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Flashcards in Hypothalamic Pituitary Pharmacology Deck (29):

Anterior pituitary hormone release

-hypothalamic hormone release under CNS control via NTs
-release of anterior pituitary hormones controlled by hypothalamic hormones
-released from neruons to portal circ to pituitary to systemic circ to act on endocrine glands

(Posterior pit release: synth in hypothal, transport to neruonal terminal in posterior pit, released into circ and act on target tissue directly)


Growth hormone (pharm name/info)

-t1/2 25 mins, peak levels in 2-4 hours, active level persist 36 hours
-can be given SC or IM


Release of GH increased by, decreased by

increased by exercise, hypoglycemia, dopamine, L-DOPA, arginine, Ghrelin
-release decreased by somatostatin and decreased by dopamine agonists in acromegaly


Does GH work directly or indirectly?

-Stimulates synthesis of IGF-1 in growth plate cartilage and liver-- linear and skeletal muscle growth
-Produces anabolic and metabolic effects: positive nitrogen balance, increased lipolysis, increased FFA and glucose


GH uses

-Replacement therapy in children with deficiency:
given daily at bedtime, SC, or 3x/wk IM
-If GH insensitive (Laron Dwarf), can treat with recombinant IGF-1 (mecasermin), concern w/ hypoglycemia
-Use in idiopathic short stature in kids controversial
-Treatment of poor growth due to Turner’s syndrome, Prader-Willi syndrome, and chronic renal insufficiency
-GH deficiency in adults (most commonly due to pituitary tumor or consequences of its treatment - surgery and/or radiation)
-wasting or cachexia in AIDS patients
-Patients with short bowel syndrome dependent on total parenteral nutrition

-use by athletes to increase muscle mass and improve performance despite lack of controlled studies
-use by healthy elderly for anti-aging effects: small changes in body composition and increased rates of adverse events


SE of GH

-generally safe in kids
-nsulin resistance and glucose intolerance may occur
-Slight increased risk for idiopathic intracranial hypertension (pseudotumor cerebri)
-Rarely pancreatitis, gynecomastia, nevus growth
-Misuse in athletes: Acromegaly, arthropathy, visceromegaly, extremity enlargement


Off label use of hGH is...



GHRH pharmacokinetics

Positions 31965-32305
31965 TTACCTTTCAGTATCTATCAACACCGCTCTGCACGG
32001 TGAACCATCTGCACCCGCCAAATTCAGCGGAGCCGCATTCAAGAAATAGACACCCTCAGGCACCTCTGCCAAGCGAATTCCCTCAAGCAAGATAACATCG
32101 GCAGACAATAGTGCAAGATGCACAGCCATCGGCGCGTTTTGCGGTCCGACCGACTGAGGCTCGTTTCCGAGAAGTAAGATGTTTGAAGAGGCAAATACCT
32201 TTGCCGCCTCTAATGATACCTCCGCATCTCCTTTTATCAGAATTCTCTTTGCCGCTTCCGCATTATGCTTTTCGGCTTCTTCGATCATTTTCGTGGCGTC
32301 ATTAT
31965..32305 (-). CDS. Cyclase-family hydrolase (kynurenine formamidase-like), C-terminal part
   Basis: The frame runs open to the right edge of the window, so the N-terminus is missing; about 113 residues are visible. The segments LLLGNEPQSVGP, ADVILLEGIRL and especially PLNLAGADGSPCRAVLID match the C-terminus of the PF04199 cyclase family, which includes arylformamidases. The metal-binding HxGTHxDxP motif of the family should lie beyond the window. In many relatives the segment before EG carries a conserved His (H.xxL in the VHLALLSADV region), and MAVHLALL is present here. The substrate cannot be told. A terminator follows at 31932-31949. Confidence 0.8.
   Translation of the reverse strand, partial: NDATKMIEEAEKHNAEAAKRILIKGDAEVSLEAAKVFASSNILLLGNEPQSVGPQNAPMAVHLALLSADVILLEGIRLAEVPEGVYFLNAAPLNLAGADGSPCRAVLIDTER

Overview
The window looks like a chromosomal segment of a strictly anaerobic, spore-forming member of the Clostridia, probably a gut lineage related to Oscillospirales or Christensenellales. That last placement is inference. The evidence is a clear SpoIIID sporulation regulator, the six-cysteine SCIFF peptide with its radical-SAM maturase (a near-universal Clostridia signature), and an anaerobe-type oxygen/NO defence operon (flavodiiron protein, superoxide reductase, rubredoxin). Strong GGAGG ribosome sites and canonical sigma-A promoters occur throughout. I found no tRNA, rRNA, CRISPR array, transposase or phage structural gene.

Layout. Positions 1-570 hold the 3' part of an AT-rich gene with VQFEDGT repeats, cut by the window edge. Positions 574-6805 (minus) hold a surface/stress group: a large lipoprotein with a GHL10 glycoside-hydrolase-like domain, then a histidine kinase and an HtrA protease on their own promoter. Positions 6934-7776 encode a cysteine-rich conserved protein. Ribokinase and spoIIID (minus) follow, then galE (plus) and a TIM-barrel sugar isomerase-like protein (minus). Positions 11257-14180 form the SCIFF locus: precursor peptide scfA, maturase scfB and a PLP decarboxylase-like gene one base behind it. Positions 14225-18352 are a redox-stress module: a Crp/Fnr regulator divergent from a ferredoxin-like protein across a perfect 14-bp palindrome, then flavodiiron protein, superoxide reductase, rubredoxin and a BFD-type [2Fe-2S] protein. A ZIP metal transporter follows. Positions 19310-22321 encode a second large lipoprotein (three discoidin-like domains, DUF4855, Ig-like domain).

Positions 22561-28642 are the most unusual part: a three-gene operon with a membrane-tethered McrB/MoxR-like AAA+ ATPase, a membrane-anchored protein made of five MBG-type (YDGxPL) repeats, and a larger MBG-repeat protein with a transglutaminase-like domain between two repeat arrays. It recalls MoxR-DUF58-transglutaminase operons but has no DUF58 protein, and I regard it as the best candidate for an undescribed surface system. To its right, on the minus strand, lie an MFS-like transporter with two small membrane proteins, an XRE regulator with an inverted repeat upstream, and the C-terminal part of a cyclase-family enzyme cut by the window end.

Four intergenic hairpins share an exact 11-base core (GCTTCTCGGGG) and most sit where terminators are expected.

IV, intranasal, SC
-Adverse effects: rare, facial flushing (IV), antibody formation with continue use
-Rapidly stimulates GH synthesis and secretion
-Binds to GPCR coupled to Gs, increasing cAMP and Ca2+ levels in somatotrophs
-Ghrelin also stimulates GH release via different GPCR:
secreted by endocrine cells in stomach
stimulates appetite and increased food intake


GHRH uses

-diagnostic evaluation of patients with idiopathic GH deficiency
-potential use in GH deficiency children, potentially fewer SE



GHRH analog available for use in HIV patients with lipodystrophy secondary to use of highly active retroviral therapy (HAART), reduces excess abdominal fat



-aka SST, Growth Hormone inhibiting Hormone, Somatotropin Release-inhibiting factor
-present in hypothalamus, NS, gut, endocrine and exocrine glands-- function varies
-Inhibits GH release via GPCR coupled to Gi decreasing cAMP and K+ channels
-Decreases secretion of gastric enzymes and acid- decreased GI motility- suppresses release of serotonin and gastroenteropancreatic peptides
-reduces insulin and glucagon release, complex effects on blood glucose
-interferes with TRH ability to release TSH


Somatostatin and analogs

t1/2 3-4 min limiting therapeutic utility

octeotride: t1/2 90 min (duration 12 hrs); given SC every 6-12 hrs

octeotride (Sandostatin LAR depot) given IM every 4 weeks

Lanreotide: given SQ every 4 weeks


Uses of somatostatin analogs

Pituitary: excess growth hormone
Acromegaly (adults) and giagntism (kids)
-surgical resection preferred unless adenoma does not appear fully resectable, patient has high surgery risk, or does not choose surgery
-Long-acting somatostatin analog is preferred pharmacotherapy- utilized after response seen to SC octeotride
-Dopamine agonists may inhibit GH secretion in some pts, but not as effective as SST analogs

Control of bleeding from esophageal varices and GI hemorrhage (constrict splanchnic arterioles)
-Carcinoid tumors, VIP secreting tumors